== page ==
The world looked a bleak place for Zinedine Zidane an hour into Real Madrid’s encounter with Barcelona seven weeks ago at the Camp Nou. Trailing by a goal to nil, his team were momentarily 13 points adrift of Barça in the league. Results under his reign, having replaced the unpopular Rafa Benítez in January, were indifferent. He’d lost the city derby at home 1-0 to Atlético Madrid in February.
In press conferences, Zidane looked unconvincing, stumbling in faltering Spanish when he got nervous. In the background, moves were afoot to have him replaced, as the club’s president, Florentino Pérez, was known to be keen on bringing back José Mourinho as manager during the summer.
Despite his stature as a club legend, notably for the sublime volley he scored to win the 2002 Champions League final against Bayer Leverkusen at Hampden Park, it was a mystery why Zidane got the job. He was the youngest appointment in 20 years to the post, and was installed without experience of managing at the highest level. As coach of Real Madrid’s reserve team, he had an unsatisfactory 46 per cent win rate, and declined to speak at a press conference in his first year in charge. What a difference a couple of goals can make though. Real Madrid, playing with only ten men – after Sergio Ramos was sent off – stole the clásico in early April with late strikes from Karim Benzema and Cristiano Ronaldo to win 2-1.
Ten days later, a Ronaldo hat-trick helped to overturn a 2-0, first-leg deficit in the Champions League quarter-final; in the league, a 12-match winning streak took them to within a point of Barça at the top of the table.
The turnaround has won Zidane plaudits in the Spanish press, particularly for having the cojones to drop one of the president’s galáctico signings, James Rodríguez, in favour of the Brazilian holding midfielder, Casemiro, which has brought more balance to the team in the same way Claude Makélélé used to bale water for Real Madrid’s attack-heavy team during Zidane’s days as a player.
The only thing stopping Zidane from crowning the season by bringing Real Madrid an 11th Champions League title – and ensuring he’ll hold on to his job for next season – is Diego “El Cholo” Simeone. The Argentine has been a revelation since taking over at Atlético Madrid in December 2011. The club was in a mess, mired in over half a billion euros of debt. It languished four points adrift of the relegation zone in the league.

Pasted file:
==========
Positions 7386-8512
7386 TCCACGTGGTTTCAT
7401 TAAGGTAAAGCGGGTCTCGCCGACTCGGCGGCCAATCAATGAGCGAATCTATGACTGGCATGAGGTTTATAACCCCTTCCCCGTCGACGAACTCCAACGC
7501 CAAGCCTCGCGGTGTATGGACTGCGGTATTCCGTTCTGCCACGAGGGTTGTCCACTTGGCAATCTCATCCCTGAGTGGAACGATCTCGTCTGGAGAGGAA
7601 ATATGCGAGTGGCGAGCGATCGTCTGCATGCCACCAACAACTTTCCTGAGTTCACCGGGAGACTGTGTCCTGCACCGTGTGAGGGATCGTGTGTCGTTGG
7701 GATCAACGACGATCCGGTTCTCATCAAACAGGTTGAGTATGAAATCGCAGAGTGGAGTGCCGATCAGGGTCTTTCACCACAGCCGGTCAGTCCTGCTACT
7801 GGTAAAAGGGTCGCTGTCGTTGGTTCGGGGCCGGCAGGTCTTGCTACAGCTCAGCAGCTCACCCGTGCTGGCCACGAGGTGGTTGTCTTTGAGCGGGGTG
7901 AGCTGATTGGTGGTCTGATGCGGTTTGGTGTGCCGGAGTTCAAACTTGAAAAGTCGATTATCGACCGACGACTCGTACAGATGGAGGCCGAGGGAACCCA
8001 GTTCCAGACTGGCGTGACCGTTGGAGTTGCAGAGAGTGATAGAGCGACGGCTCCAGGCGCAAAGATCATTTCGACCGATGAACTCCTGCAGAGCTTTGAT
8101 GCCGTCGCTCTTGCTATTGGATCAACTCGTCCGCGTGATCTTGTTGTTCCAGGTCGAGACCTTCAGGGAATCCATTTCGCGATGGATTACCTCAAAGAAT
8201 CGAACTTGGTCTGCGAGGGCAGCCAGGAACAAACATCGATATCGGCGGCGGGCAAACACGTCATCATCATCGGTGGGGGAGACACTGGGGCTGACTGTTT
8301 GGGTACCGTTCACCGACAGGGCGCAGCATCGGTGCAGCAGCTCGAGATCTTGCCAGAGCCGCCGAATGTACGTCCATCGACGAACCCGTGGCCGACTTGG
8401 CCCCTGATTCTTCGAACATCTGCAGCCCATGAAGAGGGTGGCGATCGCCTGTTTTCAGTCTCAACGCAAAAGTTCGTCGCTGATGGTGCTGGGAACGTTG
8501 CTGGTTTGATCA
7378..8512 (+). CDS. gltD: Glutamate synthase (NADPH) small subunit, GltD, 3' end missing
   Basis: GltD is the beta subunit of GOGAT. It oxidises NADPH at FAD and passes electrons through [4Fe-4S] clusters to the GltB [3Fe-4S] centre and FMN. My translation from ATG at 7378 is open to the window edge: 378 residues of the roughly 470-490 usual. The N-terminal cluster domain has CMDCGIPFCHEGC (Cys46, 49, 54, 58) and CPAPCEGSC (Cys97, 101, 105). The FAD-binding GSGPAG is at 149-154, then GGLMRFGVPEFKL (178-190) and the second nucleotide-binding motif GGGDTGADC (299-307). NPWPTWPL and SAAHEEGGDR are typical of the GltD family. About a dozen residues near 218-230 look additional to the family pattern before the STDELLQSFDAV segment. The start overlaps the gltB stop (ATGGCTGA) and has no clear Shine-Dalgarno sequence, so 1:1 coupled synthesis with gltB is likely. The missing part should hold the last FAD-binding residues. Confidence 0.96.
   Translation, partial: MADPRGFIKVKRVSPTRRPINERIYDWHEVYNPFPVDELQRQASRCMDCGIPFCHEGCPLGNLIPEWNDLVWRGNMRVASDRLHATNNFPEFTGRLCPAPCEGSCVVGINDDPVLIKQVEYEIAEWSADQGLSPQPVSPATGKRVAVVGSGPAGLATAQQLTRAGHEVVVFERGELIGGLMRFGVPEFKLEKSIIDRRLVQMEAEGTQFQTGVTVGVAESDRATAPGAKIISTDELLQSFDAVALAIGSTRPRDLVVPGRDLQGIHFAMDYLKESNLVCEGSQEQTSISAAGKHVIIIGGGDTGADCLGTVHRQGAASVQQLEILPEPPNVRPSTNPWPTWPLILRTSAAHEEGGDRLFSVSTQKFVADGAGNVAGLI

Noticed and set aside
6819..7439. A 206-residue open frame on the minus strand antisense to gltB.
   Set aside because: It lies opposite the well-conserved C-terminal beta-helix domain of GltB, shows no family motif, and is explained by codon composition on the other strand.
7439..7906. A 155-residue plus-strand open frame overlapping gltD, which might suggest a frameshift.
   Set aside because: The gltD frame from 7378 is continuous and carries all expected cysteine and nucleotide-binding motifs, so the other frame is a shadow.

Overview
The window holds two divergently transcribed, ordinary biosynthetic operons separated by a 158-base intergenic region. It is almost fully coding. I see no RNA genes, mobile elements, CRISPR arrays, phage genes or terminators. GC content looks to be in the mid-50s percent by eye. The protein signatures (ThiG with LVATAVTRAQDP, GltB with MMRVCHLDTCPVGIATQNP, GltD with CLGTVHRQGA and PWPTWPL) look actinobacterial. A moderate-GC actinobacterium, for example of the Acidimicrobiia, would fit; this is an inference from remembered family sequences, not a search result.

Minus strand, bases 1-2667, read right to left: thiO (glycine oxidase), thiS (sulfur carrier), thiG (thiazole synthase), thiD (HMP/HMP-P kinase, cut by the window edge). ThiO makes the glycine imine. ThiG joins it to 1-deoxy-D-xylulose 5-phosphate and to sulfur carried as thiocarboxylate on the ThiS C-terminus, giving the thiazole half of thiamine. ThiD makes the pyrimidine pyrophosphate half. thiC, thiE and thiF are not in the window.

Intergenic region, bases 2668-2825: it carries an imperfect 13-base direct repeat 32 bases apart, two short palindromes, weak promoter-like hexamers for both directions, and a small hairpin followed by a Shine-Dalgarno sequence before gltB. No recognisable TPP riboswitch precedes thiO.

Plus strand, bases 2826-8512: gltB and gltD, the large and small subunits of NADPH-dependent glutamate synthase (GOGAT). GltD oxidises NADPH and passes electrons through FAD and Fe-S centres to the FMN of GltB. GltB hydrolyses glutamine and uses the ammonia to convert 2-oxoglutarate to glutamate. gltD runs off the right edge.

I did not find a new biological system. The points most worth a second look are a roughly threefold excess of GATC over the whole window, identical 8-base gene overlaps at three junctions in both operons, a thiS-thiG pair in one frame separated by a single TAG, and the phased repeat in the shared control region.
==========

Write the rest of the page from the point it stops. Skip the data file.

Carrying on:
The Uruguayan international Diego Godín, who marshals the team’s central defence, filed a claim for unpaid wages. It had been averaging 14 new players a season for over a decade. Simeone was the 49th manager to be appointed – Big Ron Atkinson among them – since 1987.
Not that it fazed Simeone. He arrived like a man possessed. He said that “energy” was pumping through him on the flight from Argentina. He was returning to the club he knew he would manage one day, having captained Atlético to a historic league-and-cup double in 1996, scoring the winning goal in the game that clinched the league title.
There were small amendments made – the colour of the nets at the stadium was changed, for example, from black to match the club’s red-and-white strip. And there were big ones. He worked most on the players’ minds, who, according to their captain, Gabi, were “mentally sunk” until Simeone started invading their thoughts. He likes to give his one-on-one pep talks on the night before matches just before a player goes to bed because he reckons it’s the best time for his messages to sink in.
He doesn’t rest. During his playing days with Atlético, his old team-mate, Kiko Narvaez, remembers Simeone refusing to let team-mates have a siesta before a game – he was at a loss to know why they’d want to take a nap.
He still plays out matches while manager as if he was on the field, straining at the edge of the technical area like a guard dog on a leash, heading imaginary balls, his foot kicking out involuntarily, his arms gesturing towards where the ball should travel. In the final, fraught moments of the second-leg Champions League semi-final clash against Bayern Munich earlier this month, he was caught on camera striking one of his assistants on the touchline for failing to get a substitution approved quickly enough.
He majors on siege mentality – a popular trope with Mourinho, a manager he admires – for his battle cries. He talks always about the need to be authentic and the importance of “belonging”, which feeds the impressive manner he has broken up the Barça-Real Madrid duopoly in Spanish football despite operating with a third of their budgets.
That embattled, tribal feeling will come easily for him, of course, in his team speech before the Champions League final against Real Madrid in Milan next Saturday. He will look to correct a defeat to them in the final two years ago, following an agonising injury-time equaliser by Ramos that precipitated a 4-1 rout.
If Simeone – who has lost only once in ten matches against Real Madrid since that night in Lisbon – can engineer a win this time against Zidane, an old adversary from their days playing in the Serie A and La Liga, it would trigger elephantine celebrations for the club, surpassing even the scenes after its “double” in 1996 when its late owner Jesús Gil paraded through the streets of Madrid on an elephant.